Carpal Tunnel Syndrome

Do you have a numbing tingling feeling on the thumb side of your hand? Do you often wake up in the middle of the night with pins and needles? Do you feel like you have reduced grip strength? These signs and symptoms could be due to carpal tunnel syndrome.

Carpal Tunnel Syndrome occurs when the median nerve, which runs from the forearm to the palm of the hand, becomes compressed at the wrist joint.  At the wrist there is narrow passageway of ligament and bone called the carpal tunnel. The carpal tunnel consists of the median nerve as well as tendons that move the fingers. The median nerve supplies sensation to the palm side of the thumb, and to the index, middle and part of the ring finger. The median nerve controls some of the small muscles that control these areas, particularly the base of the thumb.

Some of the causes of carpal tunnel include repetitive movements of the hand, arthritis and pregnancy. These causes lead to bony changes at the wrist, thickening of the tendons or swelling which causes the passageway to become narrow and the median nerve to become compressed. When the median nerve is compressed it produces signs such as a numbing feeling, pins and needles, pain in the thumb, hand or forearm and a weakness when using your hand. It is important to have this type of pathology correctly diagnosed and treated to avoid permanent nerve damage.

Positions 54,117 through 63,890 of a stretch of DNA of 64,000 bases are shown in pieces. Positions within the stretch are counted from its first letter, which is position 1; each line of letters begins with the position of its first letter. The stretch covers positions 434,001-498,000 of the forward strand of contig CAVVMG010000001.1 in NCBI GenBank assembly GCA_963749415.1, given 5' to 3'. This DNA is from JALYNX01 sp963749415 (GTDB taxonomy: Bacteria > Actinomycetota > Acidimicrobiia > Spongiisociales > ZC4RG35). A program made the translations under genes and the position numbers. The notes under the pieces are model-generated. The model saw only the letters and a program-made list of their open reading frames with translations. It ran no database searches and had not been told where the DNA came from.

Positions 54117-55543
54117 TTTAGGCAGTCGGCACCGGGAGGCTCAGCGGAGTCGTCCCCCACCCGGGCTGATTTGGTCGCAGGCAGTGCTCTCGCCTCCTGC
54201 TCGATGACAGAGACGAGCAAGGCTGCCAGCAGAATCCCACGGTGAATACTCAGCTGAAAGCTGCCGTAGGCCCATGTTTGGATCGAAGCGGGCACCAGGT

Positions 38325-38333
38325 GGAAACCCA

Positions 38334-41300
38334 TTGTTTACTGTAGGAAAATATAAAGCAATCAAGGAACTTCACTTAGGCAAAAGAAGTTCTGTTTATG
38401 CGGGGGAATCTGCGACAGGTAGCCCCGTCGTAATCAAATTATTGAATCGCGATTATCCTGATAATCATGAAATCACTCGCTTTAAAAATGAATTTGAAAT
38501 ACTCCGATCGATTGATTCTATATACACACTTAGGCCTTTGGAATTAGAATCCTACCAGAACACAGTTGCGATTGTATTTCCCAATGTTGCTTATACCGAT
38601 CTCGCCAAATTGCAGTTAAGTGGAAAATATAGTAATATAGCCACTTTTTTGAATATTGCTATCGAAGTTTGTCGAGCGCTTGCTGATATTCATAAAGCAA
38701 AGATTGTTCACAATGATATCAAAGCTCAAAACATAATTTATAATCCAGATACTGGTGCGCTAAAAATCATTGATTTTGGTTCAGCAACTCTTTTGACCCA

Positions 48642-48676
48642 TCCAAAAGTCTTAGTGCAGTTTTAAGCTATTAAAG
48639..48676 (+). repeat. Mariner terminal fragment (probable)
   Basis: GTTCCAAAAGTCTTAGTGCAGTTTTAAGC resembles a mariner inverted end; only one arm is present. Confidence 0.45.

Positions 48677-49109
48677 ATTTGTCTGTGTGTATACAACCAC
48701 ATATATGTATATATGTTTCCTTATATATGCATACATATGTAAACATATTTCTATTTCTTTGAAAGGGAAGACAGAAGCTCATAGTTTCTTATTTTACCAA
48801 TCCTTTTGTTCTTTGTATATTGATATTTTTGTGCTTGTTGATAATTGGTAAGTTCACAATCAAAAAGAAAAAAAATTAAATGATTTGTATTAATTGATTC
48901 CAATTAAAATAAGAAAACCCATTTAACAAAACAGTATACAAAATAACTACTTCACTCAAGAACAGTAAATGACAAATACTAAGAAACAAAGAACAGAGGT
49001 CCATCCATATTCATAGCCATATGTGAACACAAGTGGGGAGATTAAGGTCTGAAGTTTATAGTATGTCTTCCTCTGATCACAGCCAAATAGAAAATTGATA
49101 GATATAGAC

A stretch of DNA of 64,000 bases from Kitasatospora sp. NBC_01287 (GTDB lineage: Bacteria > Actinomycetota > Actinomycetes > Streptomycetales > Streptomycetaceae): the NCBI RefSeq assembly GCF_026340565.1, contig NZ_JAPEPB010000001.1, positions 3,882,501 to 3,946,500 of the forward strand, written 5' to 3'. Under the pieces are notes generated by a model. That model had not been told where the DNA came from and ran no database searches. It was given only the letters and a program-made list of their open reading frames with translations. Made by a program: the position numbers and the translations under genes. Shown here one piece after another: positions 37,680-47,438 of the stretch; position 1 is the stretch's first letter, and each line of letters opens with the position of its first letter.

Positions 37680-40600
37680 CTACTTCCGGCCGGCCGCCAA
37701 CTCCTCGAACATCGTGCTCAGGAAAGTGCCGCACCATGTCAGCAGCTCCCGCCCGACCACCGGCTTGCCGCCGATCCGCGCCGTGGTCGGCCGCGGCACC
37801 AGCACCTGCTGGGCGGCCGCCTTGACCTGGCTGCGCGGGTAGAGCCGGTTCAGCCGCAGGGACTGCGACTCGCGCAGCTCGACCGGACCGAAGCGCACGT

Therapists at Specialists On Hand are trained to treat carpal tunnel syndrome. We are able to create a personalised treatment plan that embodies an individual’s lifestyle and diagnosis. We utilise a variety of treatment options to enable return to health:

  • Pain management
  • Anti-inflammatory management
  • Activity modification and ergonomic education
  • Soft tissue massage and myofascial release
  • Wrist orthotic regimes
  • Individualised muscle and nerve exercise programs
  • Neurostimulation using Inter-X and TENS machines.

If you have any of the symptoms described please contact us. We will design an individualised treatment plan that will have you back to your regular activities as soon as possible.


Moscony, A. (2014). Peripheral nerve problems. In C. Cooper (Ed.), Fundamentals of hand therapy: Clinical reasoning and treatment guidelines for common diagnosis of the upper extremity (2nd ed., pp. 542-550). Missouri, USA: Elsevier.

Picture: Carpal tunnel syndrome, from Active Care Physiotherapy Clinic.